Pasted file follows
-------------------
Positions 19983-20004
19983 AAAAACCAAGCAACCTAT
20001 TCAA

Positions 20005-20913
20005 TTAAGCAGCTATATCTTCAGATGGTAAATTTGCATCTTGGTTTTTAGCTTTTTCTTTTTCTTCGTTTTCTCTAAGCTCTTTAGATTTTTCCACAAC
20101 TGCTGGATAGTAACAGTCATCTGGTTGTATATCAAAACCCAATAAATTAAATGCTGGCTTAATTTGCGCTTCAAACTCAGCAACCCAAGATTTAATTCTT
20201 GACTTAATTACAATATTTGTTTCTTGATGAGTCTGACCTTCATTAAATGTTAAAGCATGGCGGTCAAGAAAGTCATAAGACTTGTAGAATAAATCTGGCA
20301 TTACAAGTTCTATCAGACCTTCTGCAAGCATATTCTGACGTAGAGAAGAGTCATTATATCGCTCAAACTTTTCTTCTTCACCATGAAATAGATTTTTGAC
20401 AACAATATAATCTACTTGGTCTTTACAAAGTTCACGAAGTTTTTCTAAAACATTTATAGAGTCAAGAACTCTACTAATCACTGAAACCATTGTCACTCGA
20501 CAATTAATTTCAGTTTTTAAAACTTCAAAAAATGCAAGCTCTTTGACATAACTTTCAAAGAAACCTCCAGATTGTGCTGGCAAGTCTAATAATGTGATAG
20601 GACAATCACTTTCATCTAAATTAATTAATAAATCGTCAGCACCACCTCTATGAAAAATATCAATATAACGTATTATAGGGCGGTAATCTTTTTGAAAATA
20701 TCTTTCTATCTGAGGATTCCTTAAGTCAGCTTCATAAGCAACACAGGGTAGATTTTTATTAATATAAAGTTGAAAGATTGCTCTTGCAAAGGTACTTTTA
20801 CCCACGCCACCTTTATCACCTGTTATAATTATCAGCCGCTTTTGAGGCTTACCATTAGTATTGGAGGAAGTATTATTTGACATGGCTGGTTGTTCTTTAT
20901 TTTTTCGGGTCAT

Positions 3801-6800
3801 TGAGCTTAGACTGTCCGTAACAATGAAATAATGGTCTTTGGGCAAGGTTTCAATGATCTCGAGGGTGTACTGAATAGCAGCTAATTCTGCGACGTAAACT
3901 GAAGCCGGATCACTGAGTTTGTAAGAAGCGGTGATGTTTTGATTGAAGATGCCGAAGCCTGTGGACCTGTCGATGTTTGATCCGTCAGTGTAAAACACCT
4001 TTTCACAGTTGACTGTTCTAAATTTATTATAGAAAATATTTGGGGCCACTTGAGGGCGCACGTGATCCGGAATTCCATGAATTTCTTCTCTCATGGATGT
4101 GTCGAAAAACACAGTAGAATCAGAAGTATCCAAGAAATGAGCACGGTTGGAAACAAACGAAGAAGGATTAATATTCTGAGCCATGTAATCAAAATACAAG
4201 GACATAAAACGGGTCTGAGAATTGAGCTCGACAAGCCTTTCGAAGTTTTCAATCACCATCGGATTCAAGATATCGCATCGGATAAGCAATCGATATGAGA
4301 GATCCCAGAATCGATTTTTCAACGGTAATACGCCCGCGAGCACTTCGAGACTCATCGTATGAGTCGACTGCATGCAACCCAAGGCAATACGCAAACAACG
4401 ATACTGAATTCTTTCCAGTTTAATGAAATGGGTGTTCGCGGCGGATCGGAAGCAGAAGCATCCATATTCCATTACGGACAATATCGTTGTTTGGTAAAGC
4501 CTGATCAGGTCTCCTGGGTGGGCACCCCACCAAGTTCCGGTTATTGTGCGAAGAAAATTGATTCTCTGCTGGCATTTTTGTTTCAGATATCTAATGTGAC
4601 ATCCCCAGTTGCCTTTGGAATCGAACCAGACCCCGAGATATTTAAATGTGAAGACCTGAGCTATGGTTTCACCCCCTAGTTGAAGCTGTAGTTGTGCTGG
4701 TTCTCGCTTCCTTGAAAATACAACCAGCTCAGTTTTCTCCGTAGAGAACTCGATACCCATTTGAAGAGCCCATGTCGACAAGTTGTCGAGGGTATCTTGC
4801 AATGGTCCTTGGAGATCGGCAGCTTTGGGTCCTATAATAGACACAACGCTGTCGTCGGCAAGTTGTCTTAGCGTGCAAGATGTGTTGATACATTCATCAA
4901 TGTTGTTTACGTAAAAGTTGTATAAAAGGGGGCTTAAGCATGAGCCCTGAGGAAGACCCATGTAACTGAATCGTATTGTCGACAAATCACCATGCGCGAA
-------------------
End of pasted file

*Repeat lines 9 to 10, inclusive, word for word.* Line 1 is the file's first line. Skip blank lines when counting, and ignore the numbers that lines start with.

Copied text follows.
20401 AACAATATAATCTACTTGGTCTTTACAAAGTTCACGAAGTTTTTCTAAAACATTTATAGAGTCAAGAACTCTACTAATCACTGAAACCATTGTCACTCGA
20501 CAATTAATTTCAGTTTTTAAAACTTCAAAAAATGCAAGCTCTTTGACATAACTTTCAAAGAAACCTCCAGATTGTGCTGGCAAGTCTAATAATGTGATAG